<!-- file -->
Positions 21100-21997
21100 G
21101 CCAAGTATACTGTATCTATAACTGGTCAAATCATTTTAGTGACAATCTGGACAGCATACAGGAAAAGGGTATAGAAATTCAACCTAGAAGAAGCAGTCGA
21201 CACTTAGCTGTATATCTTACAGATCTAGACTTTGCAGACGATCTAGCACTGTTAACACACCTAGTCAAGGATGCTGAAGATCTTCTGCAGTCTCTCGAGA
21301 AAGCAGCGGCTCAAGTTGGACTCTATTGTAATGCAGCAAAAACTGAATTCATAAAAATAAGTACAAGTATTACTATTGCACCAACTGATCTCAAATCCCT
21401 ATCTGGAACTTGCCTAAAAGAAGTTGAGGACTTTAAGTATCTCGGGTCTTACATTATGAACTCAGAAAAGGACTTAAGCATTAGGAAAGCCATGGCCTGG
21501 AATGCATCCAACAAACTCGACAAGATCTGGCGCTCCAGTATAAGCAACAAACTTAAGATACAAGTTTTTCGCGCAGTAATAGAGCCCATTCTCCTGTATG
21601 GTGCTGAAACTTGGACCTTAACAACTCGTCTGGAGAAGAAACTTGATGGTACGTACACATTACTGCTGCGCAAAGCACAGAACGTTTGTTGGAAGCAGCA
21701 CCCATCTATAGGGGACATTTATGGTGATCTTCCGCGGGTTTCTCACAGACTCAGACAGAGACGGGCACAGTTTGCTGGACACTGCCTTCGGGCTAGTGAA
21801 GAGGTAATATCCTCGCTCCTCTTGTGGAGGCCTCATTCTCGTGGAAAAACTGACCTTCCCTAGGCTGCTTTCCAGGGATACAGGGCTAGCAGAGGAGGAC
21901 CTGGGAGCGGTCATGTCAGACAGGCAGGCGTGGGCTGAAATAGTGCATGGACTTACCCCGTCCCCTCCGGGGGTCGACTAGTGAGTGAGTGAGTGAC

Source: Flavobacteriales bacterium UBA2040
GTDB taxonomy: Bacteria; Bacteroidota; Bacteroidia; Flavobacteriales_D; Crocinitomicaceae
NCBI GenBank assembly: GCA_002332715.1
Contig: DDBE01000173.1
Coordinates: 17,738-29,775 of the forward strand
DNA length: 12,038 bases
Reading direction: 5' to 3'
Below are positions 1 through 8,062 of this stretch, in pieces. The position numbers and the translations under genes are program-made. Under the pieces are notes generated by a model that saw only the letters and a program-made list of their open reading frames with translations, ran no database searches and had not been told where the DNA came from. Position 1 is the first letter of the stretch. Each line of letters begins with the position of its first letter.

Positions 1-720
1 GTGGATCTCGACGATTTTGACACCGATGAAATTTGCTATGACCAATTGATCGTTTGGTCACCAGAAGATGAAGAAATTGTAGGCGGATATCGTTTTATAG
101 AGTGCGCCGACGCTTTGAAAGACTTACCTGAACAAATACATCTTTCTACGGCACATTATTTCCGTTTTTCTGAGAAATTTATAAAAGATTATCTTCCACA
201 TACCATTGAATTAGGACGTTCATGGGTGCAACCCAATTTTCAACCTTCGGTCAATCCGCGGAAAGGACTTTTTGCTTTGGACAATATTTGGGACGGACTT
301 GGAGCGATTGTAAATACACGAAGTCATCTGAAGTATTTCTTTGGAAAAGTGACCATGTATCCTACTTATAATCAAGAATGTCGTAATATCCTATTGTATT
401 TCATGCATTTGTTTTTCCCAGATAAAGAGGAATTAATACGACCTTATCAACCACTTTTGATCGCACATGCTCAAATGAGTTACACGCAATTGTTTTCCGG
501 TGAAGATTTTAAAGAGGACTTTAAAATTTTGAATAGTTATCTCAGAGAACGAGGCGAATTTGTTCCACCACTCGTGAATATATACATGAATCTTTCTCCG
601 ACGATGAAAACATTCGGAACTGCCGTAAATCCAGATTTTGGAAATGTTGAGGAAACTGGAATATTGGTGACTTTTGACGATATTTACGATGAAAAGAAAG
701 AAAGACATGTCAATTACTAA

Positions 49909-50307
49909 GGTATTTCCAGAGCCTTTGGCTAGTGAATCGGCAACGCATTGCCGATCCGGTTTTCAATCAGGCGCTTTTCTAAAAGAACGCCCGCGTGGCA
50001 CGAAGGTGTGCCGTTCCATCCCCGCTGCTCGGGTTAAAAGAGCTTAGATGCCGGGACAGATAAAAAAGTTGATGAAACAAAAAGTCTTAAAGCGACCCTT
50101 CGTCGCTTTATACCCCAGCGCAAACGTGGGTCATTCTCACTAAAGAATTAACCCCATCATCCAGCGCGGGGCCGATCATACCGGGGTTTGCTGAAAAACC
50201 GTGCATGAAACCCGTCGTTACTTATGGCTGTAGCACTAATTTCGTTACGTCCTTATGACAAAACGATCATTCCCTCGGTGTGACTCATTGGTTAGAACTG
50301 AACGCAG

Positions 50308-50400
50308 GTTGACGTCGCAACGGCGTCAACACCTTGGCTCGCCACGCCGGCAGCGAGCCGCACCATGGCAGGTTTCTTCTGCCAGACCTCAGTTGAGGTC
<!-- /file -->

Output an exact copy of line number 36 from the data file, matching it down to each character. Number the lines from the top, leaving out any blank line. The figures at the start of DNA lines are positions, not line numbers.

50308 GTTGACGTCGCAACGGCGTCAACACCTTGGCTCGCCACGCCGGCAGCGAGCCGCACCATGGCAGGTTTCTTCTGCCAGACCTCAGTTGAGGTC